One of the hot topics at the Gilbane Boston conference this year is open source. The event program features several OSS-focused sessions, there were open source breakfasts, socials and pow-wows -- all of that signaling wider adoption and growing popularity of the open source CMS industry.
In one of the sessions, the industry experts talked about how open source affects CMS procurement and technology buyers/sellers, adoption drivers are and looked into what makes OS different.
Open Source is Everywhere
Seth Gottleib of Content Here and Kathleen Reidy of 451 Group, led a discussion about open source’s effect on the content management industry, the changing business models, and buyer and seller behavior. It is hard not to pay attention to open source these days. It is everywhere. It is a disruptive force in the content management industry.
If not so long ago open source wasn’t taken very seriously by many, today the adoption is increasing dramatically. Why? Largely, it’s a cost reduction story. Increased flexibility and reduced vendor lock-in come next as other top adoption drivers.
We see broader acceptance of open source even just looking at Gilbane: there were virtually no OSS vendors here 4 years ago. This year, there are 6 of them. Today, there are more commercial OS options in both WCM and ECM markets.
Open Source and Business Models
Several things need to be taken into consideration when evaluating open source:
- Development model: project vs. vendor, vendor vs. community
- Software license choice: understand the terms and restrictions of the license, as there’s a difference between the Apache license and GPL, for example.
- CMS vendor’s business model: how it works and how it affects the buying process.
A report we reviewed in the past was cited in regards to open source not being a business model, but rather a business tactic. Very often, there’s a mix of approaches to the business model with the most common one being subscription model (34%), followed by commercial licensing (24%).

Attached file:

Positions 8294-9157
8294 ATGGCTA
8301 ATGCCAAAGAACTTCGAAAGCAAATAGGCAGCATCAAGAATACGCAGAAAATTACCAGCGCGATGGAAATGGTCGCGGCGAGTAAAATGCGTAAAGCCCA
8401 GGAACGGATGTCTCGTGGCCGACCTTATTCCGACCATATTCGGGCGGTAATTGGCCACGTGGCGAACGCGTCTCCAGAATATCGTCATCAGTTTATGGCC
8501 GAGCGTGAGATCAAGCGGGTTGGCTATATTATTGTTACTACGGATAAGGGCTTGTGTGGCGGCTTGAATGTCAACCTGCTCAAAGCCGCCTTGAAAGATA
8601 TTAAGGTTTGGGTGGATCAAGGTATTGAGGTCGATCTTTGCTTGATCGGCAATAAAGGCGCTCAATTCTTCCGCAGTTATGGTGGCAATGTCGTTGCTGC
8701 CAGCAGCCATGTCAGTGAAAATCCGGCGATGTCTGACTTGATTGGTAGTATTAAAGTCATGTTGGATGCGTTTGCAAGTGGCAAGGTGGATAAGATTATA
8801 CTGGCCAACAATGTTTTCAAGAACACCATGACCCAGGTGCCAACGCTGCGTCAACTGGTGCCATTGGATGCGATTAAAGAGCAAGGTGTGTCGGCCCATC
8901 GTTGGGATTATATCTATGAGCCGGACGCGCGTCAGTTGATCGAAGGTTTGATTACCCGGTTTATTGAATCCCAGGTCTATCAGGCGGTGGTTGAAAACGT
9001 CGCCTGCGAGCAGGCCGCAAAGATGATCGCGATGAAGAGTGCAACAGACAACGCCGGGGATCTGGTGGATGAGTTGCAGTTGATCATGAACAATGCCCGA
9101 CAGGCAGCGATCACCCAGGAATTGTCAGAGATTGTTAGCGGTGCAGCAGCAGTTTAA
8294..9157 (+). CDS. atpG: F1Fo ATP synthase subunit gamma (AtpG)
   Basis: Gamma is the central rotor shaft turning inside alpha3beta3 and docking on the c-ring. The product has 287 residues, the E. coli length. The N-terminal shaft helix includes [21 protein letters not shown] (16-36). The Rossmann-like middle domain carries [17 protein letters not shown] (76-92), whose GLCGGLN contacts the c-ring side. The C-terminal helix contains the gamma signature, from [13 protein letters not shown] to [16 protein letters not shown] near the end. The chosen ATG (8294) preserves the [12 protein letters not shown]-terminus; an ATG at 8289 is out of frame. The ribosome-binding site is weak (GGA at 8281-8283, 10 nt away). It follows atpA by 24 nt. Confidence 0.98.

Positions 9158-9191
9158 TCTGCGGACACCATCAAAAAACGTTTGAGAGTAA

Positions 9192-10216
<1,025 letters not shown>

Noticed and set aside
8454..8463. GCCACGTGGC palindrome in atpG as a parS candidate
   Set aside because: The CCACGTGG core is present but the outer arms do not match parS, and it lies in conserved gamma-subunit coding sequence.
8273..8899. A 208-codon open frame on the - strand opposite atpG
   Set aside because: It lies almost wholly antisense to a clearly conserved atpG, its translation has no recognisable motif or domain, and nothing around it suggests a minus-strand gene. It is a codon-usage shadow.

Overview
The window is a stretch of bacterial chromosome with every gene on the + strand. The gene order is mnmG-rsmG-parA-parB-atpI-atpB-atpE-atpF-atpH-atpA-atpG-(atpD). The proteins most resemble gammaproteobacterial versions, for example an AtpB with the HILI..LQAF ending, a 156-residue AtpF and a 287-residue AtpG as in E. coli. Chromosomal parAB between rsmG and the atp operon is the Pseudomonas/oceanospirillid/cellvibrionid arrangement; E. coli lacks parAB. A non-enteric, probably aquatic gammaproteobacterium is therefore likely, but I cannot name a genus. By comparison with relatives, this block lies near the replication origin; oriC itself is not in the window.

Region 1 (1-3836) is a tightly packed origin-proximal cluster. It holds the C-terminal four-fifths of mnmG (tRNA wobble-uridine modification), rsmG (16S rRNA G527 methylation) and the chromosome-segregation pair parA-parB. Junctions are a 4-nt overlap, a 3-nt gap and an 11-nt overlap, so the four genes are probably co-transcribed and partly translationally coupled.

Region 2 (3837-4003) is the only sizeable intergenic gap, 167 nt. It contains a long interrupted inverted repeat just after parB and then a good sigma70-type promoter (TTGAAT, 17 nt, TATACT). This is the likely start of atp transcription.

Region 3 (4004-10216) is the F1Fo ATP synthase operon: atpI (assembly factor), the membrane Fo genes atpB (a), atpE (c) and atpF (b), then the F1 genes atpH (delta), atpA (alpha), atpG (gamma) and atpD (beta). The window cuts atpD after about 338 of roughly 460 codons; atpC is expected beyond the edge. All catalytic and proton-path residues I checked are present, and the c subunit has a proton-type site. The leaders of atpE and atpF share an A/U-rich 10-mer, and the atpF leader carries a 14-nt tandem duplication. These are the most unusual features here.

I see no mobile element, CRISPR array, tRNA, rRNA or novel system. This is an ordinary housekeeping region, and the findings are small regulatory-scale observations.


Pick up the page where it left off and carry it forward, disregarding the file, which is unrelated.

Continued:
The overall economy is also helping the open source adoption, be it in the low-end tiers (DotNetNuke, Joomla, Drupal), or in the high-end part (Jahia, Liferay, Alfresco).
Free Puppy and a Bag of Chips
Seth Gottlieb used a great “free puppy analogy” describing the fact that open source is not free. As the free puppy, it may not cost much (nothing) to buy, but it costs lot of money to take care of. Reality shows that you spend a lot of money to be successful in content management, software is only one part of it. Buyers shouldn’t be looking at open source only because it’s free or cheap. It’s not Costco, where you buy a big bag of potato chips just because it’s cheap, but may not necessarily be the right fit for you.
Better open standards support that we frequently see in open source doesn’t automatically guarantee anything. Even if there’s a standard, you still need to have a reference implementation to show how it works in real life. Apache Jackrabbit is a great example of that. Some standards require wider adoption, which doesn’t happen if there’s no value.
Another trend that was identified is an increased competition in enterprise software with start-ups getting more and more attention. In the past, it used to be that it was almost impossible for OSS CMS vendors to get noticed by enterprise-level companies (had to be the safe choice).
Consumerization of enterprise technology affects the market as well. Editors want to work with easy-to-use tools and are challenging the complexity often seen in content management products.
Changing Buying and Selling Behavior
With open source’s rise in the content management industry, we see a change in buying behavior. When looking for a system, think about requirements over features. Think about how that piece of software can support what you want to do with it. Customers are starting to come up with heterogeneous short lists that have a mix of both commercial and open source vendors. Buyers have gotten past the “don’t show me open source, it’s all crap” phase.
The buyers have also realized they need a more active evaluation process. In open source, often there’s no pre-sales engineer to do the work for you. You need to prototype your scenarios yourself. That can be a positive thing from many angles. For one, you can save money, as you don’t have to pay the vendor to do that for you.
We are also seeing changes in selling behavior with vendors leaving behind hosted trails (Amazon EC2 made this a lot easier.)
Sellers are reconsidering pricing models and asking what’s a reasonable approach to licensing? This just started happening in the last 3 years, and is a healthy way to look at pricing.
What Does it Mean to You?
When you spend money on a CMS product, there’s no “nobody gets fired for buying x” and being questioned on why you spent so much money on the product. You need to understand the requirements better than before. You cannot just sit back and let the sales guy tell you what you need. You need to know your goals and the types of tools you need to work better.
The experts advise us to actively evaluate open source vendors, invest in getting the information. The information is all out there. It is your fault if you don’t use it.